SOMETIMES I think of those who have never seen the sea, imagining their delight when they see it for the very first time.
Such thoughts came to me again when we went for a walk by the sea on a bright autumnal day, the sweep of the sky overhead the wildest of blues imaginable.
The sea was gleaming and shining and dazzling with light its greens and blues shimmering in every part. It had a kind of gentleness about it then, a kind of serenity too, the waves linear, shimmering still breaking softly on the shore.
We stood and listened a while, the low breath of ocean sonorous still in its way. The huge tides of recent days had thrown up great masses of oarweed and thongweed, the latter strewn along the shore for a little part of the way.
Then the sand was swept smooth and compact, and patterned with wavy lines, vivid reminders of the constant ebb and flow of the tide. These wavy lines on the sand were very much the artwork of the sea, emblematic as they were of its power and beauty and restless motion too.
There were shells glistening here and there, the dark blue of mussel shells, the rounded shells of the cockle a line of gulls hugging the glistening wave.
Our two dogs, two black Labradors, loved the freedom of the sands, the long deserted shore stretching endlessly before them. It was the kind of day that summer might have imagined, or wished for, or longed for, or even envied: the sun in hiding so long resplendent again in the sky.
We came to an old old fishing boat buried in the sand, its outlines barely visible still, its wave washed timbers sinking deeper and deeper into the shore. It had a strange kind of poignancy about it, the fishing boat locked in the sand never to ride the waves again, never to feel its restless swell beneath it in the long, long days of summer.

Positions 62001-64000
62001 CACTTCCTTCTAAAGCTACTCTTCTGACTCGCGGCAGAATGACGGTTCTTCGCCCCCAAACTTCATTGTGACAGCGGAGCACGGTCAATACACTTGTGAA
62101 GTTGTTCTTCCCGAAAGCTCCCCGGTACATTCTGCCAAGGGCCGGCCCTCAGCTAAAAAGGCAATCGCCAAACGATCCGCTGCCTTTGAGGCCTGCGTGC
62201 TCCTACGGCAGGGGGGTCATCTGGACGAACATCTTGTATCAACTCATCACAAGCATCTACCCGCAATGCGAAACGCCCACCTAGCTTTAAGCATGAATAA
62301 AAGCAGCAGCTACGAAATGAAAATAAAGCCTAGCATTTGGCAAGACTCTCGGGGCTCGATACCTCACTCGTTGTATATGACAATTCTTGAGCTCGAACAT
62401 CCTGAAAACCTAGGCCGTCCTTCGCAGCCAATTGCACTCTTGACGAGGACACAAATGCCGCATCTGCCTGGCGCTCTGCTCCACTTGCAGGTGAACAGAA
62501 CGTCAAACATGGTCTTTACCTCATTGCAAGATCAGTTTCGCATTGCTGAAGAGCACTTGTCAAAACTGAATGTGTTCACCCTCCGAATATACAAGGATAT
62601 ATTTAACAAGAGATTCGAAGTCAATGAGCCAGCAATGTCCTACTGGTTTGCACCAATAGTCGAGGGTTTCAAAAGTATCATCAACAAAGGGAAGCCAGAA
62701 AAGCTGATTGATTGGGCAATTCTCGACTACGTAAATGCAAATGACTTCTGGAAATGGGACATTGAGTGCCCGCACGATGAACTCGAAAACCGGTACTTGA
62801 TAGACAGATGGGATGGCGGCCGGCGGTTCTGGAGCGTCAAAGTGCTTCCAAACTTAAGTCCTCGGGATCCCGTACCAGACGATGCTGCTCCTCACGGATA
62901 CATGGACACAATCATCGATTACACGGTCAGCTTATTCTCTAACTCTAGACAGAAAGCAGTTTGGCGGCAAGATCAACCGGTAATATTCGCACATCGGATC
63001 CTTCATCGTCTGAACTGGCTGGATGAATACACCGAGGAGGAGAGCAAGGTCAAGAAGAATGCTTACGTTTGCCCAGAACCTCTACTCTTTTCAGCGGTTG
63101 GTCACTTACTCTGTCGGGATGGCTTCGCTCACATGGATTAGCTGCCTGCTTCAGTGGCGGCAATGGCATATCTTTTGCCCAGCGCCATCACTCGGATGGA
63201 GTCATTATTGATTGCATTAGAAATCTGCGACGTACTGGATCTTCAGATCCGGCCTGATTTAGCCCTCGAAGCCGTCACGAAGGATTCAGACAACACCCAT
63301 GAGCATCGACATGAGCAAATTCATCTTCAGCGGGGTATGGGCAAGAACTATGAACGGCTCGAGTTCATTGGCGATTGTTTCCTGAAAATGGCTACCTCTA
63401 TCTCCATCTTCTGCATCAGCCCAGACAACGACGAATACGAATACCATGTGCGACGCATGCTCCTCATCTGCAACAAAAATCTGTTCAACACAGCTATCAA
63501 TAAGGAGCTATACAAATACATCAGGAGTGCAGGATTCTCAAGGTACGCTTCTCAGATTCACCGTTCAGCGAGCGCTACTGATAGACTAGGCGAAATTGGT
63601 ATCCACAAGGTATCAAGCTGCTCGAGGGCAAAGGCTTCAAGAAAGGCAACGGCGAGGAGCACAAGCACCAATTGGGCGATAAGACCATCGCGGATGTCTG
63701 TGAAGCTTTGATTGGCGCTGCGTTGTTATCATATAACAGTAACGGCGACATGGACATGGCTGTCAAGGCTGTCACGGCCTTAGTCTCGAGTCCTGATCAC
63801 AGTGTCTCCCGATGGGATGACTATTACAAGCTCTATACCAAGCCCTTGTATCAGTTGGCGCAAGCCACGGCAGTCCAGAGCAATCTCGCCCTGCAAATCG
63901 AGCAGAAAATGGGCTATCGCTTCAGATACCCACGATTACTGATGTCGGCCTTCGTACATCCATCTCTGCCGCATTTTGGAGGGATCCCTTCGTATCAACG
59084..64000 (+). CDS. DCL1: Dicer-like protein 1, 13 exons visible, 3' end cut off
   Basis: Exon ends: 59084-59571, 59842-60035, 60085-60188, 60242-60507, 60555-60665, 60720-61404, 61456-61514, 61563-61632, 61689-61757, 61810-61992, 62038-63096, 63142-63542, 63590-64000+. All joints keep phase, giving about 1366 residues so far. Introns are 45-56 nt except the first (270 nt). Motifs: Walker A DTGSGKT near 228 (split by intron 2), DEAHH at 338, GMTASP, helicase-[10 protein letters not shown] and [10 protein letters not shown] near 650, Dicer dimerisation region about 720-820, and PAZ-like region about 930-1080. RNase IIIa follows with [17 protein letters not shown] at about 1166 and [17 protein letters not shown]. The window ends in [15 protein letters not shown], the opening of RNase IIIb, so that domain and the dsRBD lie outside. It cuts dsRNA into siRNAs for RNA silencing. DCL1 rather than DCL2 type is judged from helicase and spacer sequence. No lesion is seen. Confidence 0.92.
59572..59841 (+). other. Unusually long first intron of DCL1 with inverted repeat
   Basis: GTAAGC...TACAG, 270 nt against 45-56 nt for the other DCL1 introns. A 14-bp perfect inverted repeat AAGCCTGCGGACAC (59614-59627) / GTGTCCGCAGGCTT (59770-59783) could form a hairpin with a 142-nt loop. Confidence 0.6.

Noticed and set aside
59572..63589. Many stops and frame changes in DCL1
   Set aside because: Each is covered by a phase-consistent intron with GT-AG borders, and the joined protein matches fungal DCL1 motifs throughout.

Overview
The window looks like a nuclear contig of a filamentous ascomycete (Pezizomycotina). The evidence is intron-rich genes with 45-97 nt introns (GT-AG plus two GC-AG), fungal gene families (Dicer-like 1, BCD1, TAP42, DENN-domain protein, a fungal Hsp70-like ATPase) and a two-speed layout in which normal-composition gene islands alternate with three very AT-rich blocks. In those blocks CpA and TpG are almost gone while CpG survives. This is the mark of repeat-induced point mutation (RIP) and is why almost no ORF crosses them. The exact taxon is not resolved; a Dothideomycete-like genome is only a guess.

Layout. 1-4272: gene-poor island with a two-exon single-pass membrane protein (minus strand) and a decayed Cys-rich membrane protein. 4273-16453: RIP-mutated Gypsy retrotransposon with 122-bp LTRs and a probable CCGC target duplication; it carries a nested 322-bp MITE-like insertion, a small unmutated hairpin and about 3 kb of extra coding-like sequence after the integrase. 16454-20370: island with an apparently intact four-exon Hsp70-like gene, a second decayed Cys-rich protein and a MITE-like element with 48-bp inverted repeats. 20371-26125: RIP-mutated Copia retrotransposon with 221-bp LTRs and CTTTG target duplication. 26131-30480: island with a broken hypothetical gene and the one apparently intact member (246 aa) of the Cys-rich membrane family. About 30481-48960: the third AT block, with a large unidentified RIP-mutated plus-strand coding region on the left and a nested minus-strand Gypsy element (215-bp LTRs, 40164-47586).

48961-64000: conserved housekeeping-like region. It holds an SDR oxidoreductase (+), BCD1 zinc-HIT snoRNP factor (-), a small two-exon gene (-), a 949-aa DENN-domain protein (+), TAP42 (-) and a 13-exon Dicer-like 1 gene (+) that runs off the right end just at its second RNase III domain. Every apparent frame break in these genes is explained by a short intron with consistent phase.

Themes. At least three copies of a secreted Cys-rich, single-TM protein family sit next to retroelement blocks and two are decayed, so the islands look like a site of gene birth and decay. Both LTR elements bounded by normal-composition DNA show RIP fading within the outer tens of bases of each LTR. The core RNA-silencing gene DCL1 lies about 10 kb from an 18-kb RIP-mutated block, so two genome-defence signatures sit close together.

And still the waves came gently towards the shore. glistening in lines as they rolled from the far horizon, the mountains etched in graphic detail against the backdrop of the sky so that it seemed possible to pick out every nook and cranny and crevice then.
Here and there is a spit. An elongated hooked strip of sand projecting from the shore. It was on this coast that so many elegant sailing ships of the eighteenth century met their fate, driven as they were by the power of the wind and wrecked on the waiting sands.
They were merchant or trading ships, plying their trade with the West Indies, their handsome masts and sails giving them an elegance all of their own.
At the end of the spit stands an old stone tower, the remnants of a beacon, another vivid reminder of the heads days of the sailing ships and their crews.
There is a wonderful sense of history about the beacon, it is as if the stones, the very stones Themselves, are imbued with something of the drama and romance of the past, so that it would he easy to imagine the sailing ships go by in all their beauty and splendour.
It is here too that the sound of Tonn Toime, one of the three great waves of Ireland is heard. Its booming roar echoing far and wide. We came across the ripples, the movement of fish in the pools and lagoons along the back strand, though what kind of fish they were we could not say.
The gulls soared overhead sometimes catching the updrafts of air and making the most of them. There was something majestic about them then something wild elemental too, as if they were meant for the sea and it was meant for them.
There were treasures too in the sand dunes when we went to explore them a while: a variety of centaury— a delicate plant with slender stems
pink flowers and narrow glossy leaves — generous clumps of spurge and sprays of yellow toadflax. It was like an adventure being in the sand dunes,
looking at the flowers and the larks, the latter sometimes rising skywards here and there It was lovely to see them, set as they were against the blue of the sky.
On our way back along the shore, I could not resist the impulse to gather a few shells and put them in my pockets mementoes of a wonderful day, a day by the sea in autumn.
Books By Patrick O`Sullivan:The Magic of Irish Nature